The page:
Spring wrap-up: Looking ahead to the 2011 offense
With the 2011 spring practice season behind the team, coach Skip Holtz sat down with the media for a lengthy discussion on the depth chart, team strengths and weaknesses and everything in between.
In a two-part series, The Oracle examines the offense today and tomorrow will break down the defense and team goals.
Having run three lengthy scrimmages during the spring, Holtz believes the team made progress, but more importantly stayed healthy.
“I feel like we got a lot done in spring,” he said.
In their first spring scrimmage, held at the football practice facilities, the Bulls ran about 178 plays – the longest scrimmage Holtz has ever experienced. In the Spring Game at Raymond James Stadium, USF ran about 150 plays before Holtz ended it with about four minutes remaining in the fourth quarter. The final scrimmage, which was held in the USF Soccer/Track Stadium, lasted about 120 plays.
“You start adding all those up, I mean there’s about 500 scrimmage plays in there that we got, and we stayed healthy,” Holtz said. “Staying healthy and getting all that experience work was invaluable to us. I think this summer is going to be critical for us.”
Replacing two starters from last season in tackles Jacob Sims and Jamar Bass, the offensive line was considered among the positions that needed the most work during the spring. Holtz said he now believes his starting five linemen are more or less set, but he needs to add more depth, possibly with the five incoming freshmen linemen.
“I feel really good about five, six of the offensive linemen right now,” Holtz said. “I think we’re going to have a starting five that I think is going to be able to be competitive but we’re really going to need, and I’m excited to see … some of these freshmen come in here. Some of these freshmen are going to have a chance to play.”
As of now, redshirt junior Mark Popek and redshirt freshman Quinterrious Eatmon will play tackle, with fifth-year seniors Jeremiah Warren and Chaz Hine playing guard and fifth-year senior Keith McCaskill at center.
Redshirt junior B.J. Daniels has already started 22 games in his career, but is starting to settle into offensive coordinator Todd Fitch’s offensive system. This is the first offseason that Daniels has not had to deal with a change in the offensive coordinator system.
“I like the progress that B.J. (Daniels) has made,” Holtz said. “Anytime you’re playing with a young quarterback, you’re going to deal with a lot of mental hurdles that they’ve gotta go over. Physically, he’s as good as he’s ever been, but he’s making better decisions, he’s being good with the ball … he’s starting to really understand the game.”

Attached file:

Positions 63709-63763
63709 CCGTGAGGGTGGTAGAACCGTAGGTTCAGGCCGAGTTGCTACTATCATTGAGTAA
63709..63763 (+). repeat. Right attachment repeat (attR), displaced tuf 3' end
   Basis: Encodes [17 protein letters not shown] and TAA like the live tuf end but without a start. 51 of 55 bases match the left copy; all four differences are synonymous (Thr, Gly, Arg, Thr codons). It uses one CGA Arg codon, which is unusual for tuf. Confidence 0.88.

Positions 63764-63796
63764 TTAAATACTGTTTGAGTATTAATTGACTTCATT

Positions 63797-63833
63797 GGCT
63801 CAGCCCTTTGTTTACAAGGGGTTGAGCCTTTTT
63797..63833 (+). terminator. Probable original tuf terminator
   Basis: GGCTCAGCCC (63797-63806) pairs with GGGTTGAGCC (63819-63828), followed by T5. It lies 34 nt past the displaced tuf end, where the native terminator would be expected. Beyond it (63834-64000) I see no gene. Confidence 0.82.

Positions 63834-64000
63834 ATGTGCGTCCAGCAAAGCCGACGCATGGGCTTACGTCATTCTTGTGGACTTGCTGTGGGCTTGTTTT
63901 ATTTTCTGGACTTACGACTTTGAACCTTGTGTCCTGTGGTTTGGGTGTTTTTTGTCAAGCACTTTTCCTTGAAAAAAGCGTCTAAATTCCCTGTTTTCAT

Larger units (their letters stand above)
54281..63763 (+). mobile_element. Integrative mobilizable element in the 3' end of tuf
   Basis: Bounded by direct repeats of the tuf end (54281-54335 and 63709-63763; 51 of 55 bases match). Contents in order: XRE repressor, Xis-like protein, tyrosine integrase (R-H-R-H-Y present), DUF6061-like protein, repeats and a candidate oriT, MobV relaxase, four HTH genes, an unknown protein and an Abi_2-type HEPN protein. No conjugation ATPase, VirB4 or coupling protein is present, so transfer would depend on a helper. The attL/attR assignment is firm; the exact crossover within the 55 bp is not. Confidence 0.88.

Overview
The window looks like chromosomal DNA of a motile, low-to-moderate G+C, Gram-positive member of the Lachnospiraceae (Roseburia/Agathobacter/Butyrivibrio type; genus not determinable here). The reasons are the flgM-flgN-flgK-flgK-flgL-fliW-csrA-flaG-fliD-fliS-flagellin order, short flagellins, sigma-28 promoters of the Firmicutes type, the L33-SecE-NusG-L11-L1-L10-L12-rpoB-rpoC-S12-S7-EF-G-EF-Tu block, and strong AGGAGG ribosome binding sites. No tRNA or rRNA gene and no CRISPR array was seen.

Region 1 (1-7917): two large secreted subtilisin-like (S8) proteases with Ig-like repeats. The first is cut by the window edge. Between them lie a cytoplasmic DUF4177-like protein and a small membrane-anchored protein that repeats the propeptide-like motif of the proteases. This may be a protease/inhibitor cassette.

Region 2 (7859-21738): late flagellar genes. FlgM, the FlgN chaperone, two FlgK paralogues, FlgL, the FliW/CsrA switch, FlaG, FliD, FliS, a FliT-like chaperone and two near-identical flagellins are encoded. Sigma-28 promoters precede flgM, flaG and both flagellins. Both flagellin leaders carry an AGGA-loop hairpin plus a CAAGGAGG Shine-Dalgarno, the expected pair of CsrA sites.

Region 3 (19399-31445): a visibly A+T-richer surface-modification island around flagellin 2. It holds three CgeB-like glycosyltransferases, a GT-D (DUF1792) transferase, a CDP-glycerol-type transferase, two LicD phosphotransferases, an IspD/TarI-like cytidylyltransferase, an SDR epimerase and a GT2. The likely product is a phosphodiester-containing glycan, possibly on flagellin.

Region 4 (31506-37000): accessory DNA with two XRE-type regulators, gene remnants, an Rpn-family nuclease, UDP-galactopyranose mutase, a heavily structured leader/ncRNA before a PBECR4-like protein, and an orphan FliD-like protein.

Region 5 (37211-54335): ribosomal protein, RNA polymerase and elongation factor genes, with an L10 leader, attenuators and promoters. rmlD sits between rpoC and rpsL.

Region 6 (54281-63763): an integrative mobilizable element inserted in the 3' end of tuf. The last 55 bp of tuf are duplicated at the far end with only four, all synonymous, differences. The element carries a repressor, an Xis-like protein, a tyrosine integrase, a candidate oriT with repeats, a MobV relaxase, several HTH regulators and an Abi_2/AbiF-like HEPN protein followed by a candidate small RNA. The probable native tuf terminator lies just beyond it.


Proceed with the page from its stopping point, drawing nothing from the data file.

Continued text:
Behind Daniels, Holtz is happy with the depth at the quarterback position, which was a weakness last season. True sophomore Bobby Eveld is listed as the backup quarterback on the post-spring depth chart, followed by freshman Matt Floyd.
“Bobby (Eveld), I think is continuing to progress and doing some good things,” Holtz said. “I think Matt Floyd is going to be pretty special one day. He’s showing all the intangible things: the decision making, the poise, handling pressure, all those things. We have three very talented quarterbacks.”
Neither of the two wide receivers trying to return from injury – redshirt sophomore Sterling Griffin and sixth-year senior A.J. Love – are listed as starters on the most recent depth chart. Griffin, returning from an ankle injury, participated during spring practice, but did not earn a starting position as he continues rehab. Love, who tore an ACL last spring, was very limited during the spring and is not listed on the depth chart.
Instead, the tandem of junior Evan Landi and sophomore Terrence Mitchell has earned the No. 1 spot on the depth chart, with senior Joel Miller earning the starting spot as a slot receiver.
“Obviously, you have Landi and Terrence Mitchell right now, that I would consider to be two guys that have really come out that are playing a solid role for us,” Holtz said.
Beyond those three, Holtz said he believes there is a “bowl” of names that he can choose from to put on the field.
Besides Griffin and Love, Holtz mentioned Victor Marc, Derrick Hopkins, Faron Hornes, Deonte Welch, Lindsey Lamar and incoming freshmen Andre Davis and Ruben Gonzalez.
“Once we get past those first three, there’s a big bowl and you can kind of put them all in it,” Holtz said. “A couple of the freshmen are going to have a chance to come in there and make an impact. When you look at both Andre Davis and Ruben Gonzalez … they’re going to be in that bowl.”
Redshirt junior Demetris Murray returns as the rusher who gained the most yards a year ago, but faces stiff competition from Colorado transfer Darrell Scott, a former No. 1-rated running back prospect. Auburn transfer Dontae Aycock is also a candidate for time in the backfield, along with sophomore Marcus Shaw.
“Demetris Murray is not giving that position up lightly,” Holtz said. “Darrell Scott is a phenomenal talent. He had a great spring. He’s tough, he’s hard-nosed, he’s playing with the ball, without the ball, he’s doing some great things, but I think a lot of that, too, is the competition he has with Murray.”
With four capable players, running back figures to be one of USF’s deepest positions.